Wrestling has a very long tradition and history in Iran and often even referred to as its national sport. There are many styles of folk wrestling, from Varzesh-e Pahlavani to Zurkhaneh (Sport in which the hero must have good moral character) which have similarities with modern freestyle wrestling.

Both freestyle and Greco-Roman wrestling, particularly freestyle, are popular in Iran. Province of Mazandaran is the main power in the country and wrestling is part of its culture. Provinces of Tehran, Kermanshah, Khorasan and Hamadan also produce many talented wrestlers. Wrestling is the national sport of Iran and wrestlers are highly respected here. We give our wrestlers a special title, Pahlavan. Wrestling is more than just a sport in Iran, it’s a culture, an ancient tradition, a kind of ritual. Wrestlers are expected to be role models for others in humility, beneficence, morality and manhood, otherwise they don’t deserve the title Pahlavan. In the past, Pahlavans of a city or a village were responsible for solving the quarrels, judging, helping the poor people and standing against injustice.

This is why they were so popular. Many of greatest Iranian wrestlers come from the Mazandaran province, specially the city of Juybar. The city of Juybar is known as the heartland of wrestling in Iran. This is Hasan Yazdani, a gold medal winner at Olympic games. Iranian wrestling, a form of submission grappling known as koshti in Persian, has been practiced since ancient times throughout Iran. The most popular form today is koshti Pahlavani practiced in the zurkhaneh, while regional variations differ from one province to another. These folk styles can be divided into several sub categories, with two major categories being; one in which the object is to lift or throw the opponent, whereas that of the other is to touch a part of the opponent’s body to the ground.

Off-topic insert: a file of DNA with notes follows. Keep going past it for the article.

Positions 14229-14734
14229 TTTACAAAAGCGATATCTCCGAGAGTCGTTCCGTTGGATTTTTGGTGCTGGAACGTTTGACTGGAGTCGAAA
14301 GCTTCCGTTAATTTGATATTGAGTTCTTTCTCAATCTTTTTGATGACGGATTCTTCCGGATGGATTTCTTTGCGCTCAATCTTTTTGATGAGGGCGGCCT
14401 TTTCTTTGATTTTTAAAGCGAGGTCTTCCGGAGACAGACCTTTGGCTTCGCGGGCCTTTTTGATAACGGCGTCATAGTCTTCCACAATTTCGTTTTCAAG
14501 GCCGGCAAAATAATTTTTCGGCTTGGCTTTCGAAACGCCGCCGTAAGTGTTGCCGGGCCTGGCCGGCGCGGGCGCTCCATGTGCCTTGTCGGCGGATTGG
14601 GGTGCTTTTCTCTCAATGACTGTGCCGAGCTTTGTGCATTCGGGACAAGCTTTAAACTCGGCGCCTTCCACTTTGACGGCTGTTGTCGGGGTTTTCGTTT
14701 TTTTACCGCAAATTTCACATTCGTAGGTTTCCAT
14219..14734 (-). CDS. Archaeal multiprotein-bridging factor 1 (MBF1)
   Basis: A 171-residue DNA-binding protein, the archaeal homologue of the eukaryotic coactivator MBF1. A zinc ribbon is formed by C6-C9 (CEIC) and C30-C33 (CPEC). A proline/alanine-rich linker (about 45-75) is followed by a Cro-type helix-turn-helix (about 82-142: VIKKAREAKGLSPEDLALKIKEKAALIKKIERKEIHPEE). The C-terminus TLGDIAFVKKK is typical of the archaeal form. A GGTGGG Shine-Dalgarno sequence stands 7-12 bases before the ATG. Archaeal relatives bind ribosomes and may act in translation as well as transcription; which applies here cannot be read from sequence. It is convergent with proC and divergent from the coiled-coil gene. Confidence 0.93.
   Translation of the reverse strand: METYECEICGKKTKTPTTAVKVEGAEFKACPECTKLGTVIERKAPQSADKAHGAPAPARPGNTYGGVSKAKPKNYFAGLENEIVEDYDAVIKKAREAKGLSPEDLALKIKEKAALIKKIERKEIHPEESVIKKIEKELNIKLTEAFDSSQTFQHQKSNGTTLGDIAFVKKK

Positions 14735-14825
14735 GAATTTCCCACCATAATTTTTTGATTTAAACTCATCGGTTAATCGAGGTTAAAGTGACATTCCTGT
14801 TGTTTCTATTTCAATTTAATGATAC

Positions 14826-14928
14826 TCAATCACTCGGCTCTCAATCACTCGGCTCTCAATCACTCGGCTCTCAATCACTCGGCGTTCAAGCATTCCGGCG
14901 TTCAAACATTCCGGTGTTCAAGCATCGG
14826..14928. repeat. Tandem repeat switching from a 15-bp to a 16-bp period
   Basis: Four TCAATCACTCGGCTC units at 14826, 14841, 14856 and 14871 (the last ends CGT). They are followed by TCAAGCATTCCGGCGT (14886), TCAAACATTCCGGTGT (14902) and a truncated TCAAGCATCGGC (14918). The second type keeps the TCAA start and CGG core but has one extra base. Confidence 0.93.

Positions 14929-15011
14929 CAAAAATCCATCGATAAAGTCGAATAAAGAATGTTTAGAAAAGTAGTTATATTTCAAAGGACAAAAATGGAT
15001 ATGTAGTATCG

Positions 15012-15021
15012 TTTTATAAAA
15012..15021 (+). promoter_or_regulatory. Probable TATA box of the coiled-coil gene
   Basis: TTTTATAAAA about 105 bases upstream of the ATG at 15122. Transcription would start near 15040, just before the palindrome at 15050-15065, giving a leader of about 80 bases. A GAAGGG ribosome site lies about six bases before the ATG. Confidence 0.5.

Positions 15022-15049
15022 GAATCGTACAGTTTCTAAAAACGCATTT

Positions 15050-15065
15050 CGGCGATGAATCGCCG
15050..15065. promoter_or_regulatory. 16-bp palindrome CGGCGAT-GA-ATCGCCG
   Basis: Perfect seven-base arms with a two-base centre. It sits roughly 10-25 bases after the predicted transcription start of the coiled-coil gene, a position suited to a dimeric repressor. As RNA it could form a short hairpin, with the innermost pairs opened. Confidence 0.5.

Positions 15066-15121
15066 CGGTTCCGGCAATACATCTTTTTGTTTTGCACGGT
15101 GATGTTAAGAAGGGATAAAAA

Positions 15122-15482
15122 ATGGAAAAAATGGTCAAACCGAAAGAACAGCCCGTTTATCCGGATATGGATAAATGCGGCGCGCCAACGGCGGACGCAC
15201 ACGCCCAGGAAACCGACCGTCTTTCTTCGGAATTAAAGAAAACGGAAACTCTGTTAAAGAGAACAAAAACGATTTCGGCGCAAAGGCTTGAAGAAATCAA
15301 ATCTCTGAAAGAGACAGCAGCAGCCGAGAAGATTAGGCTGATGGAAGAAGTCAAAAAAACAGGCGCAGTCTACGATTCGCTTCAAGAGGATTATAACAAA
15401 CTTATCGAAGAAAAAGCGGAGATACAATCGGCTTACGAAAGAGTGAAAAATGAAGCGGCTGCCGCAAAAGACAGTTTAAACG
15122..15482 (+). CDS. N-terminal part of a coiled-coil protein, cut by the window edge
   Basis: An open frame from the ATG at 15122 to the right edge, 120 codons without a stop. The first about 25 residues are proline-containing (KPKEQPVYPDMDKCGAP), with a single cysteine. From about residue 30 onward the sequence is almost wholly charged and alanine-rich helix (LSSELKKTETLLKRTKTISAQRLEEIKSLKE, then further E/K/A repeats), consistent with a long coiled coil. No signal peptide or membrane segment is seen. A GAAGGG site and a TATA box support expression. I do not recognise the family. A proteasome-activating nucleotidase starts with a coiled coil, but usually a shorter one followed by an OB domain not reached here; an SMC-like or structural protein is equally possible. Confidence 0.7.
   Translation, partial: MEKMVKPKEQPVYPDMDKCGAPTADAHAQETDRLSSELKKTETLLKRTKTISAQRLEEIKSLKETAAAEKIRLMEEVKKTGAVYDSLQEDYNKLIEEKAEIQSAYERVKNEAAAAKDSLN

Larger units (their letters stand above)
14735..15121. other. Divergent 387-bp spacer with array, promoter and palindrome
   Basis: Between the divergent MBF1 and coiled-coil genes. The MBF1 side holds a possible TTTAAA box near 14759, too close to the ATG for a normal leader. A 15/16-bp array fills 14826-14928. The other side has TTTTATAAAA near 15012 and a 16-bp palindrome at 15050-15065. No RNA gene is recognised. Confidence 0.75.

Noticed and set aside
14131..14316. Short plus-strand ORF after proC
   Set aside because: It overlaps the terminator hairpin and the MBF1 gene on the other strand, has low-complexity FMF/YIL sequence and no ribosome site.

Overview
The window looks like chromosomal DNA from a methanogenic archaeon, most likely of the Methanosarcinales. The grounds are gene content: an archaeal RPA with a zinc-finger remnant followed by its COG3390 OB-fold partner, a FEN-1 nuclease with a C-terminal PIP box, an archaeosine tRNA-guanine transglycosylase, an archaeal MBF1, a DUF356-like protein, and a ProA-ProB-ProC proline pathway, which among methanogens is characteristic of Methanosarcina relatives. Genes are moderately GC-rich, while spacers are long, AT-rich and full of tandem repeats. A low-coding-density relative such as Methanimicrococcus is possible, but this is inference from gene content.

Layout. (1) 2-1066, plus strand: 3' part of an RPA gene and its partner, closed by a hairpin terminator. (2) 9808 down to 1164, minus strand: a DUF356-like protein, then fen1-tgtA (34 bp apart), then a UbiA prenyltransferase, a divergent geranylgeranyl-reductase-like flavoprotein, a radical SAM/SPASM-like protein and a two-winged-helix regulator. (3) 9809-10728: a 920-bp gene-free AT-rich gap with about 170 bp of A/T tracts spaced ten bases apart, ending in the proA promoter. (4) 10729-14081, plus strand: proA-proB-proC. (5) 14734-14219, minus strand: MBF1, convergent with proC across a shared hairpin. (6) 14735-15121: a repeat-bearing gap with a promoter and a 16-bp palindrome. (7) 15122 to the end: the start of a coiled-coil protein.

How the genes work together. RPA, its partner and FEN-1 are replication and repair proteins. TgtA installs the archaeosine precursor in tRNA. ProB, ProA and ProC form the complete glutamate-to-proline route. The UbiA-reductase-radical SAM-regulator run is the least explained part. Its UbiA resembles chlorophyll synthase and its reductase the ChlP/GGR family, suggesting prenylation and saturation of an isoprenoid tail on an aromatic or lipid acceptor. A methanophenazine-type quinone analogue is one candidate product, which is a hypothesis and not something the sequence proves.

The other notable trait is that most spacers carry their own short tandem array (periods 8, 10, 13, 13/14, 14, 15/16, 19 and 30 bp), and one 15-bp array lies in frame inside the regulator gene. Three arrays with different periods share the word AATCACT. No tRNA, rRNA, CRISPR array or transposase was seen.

Notable styles of Iranian wrestling include:

  • Koshti, Pahlavani literally “heroic wrestling” (practiced throughout Iran)
  • Koshti-ye jangi, literally “war wrestling” (formerly practiced Iran-wide)
  • Koshti-ye bachoukheh or choukha wrestling (Khorasan province)
  • Gileh-Mardi style (Gilan, Mazandarann and Golestan Provinces)
  • Check-Chisht style (Mazandaran province)
  • Loucho style (Mazandaran province)
  • Tourkamani style or Kurash (Golestan Province)
  • Ashirma style (East Azarbaijan Province) and (West Azarbaijan Province)
  • Kamari style (Azarbaijan region, Ghezel Bash Turks)
  • Baghal-be-Baghal style (Qazvin province)
  • Zouran Patouleh and Zouran Machkeh styles (Kurdistan province)
  • Catch Gardan style (Sistan and Baluchistan Province)
  • Zhir-o-bal style (Kurdish regions; Kurdistan, Kermanshah, Ilam provinces)
  • Jang style (Lorestan and Chahar Mahal va Bakhtyari Provinces)
  • Maghli style (Chahar Mahal va Bakhtyari Province)
  • Lori style (Lorestan province)
  • Dasteh Baghal style (Fars province)
  • Lashgarkeshi style (Yazd province)
  • Kamarbandi style (Esfahan province)
  • Kaviri style (Kerman province)


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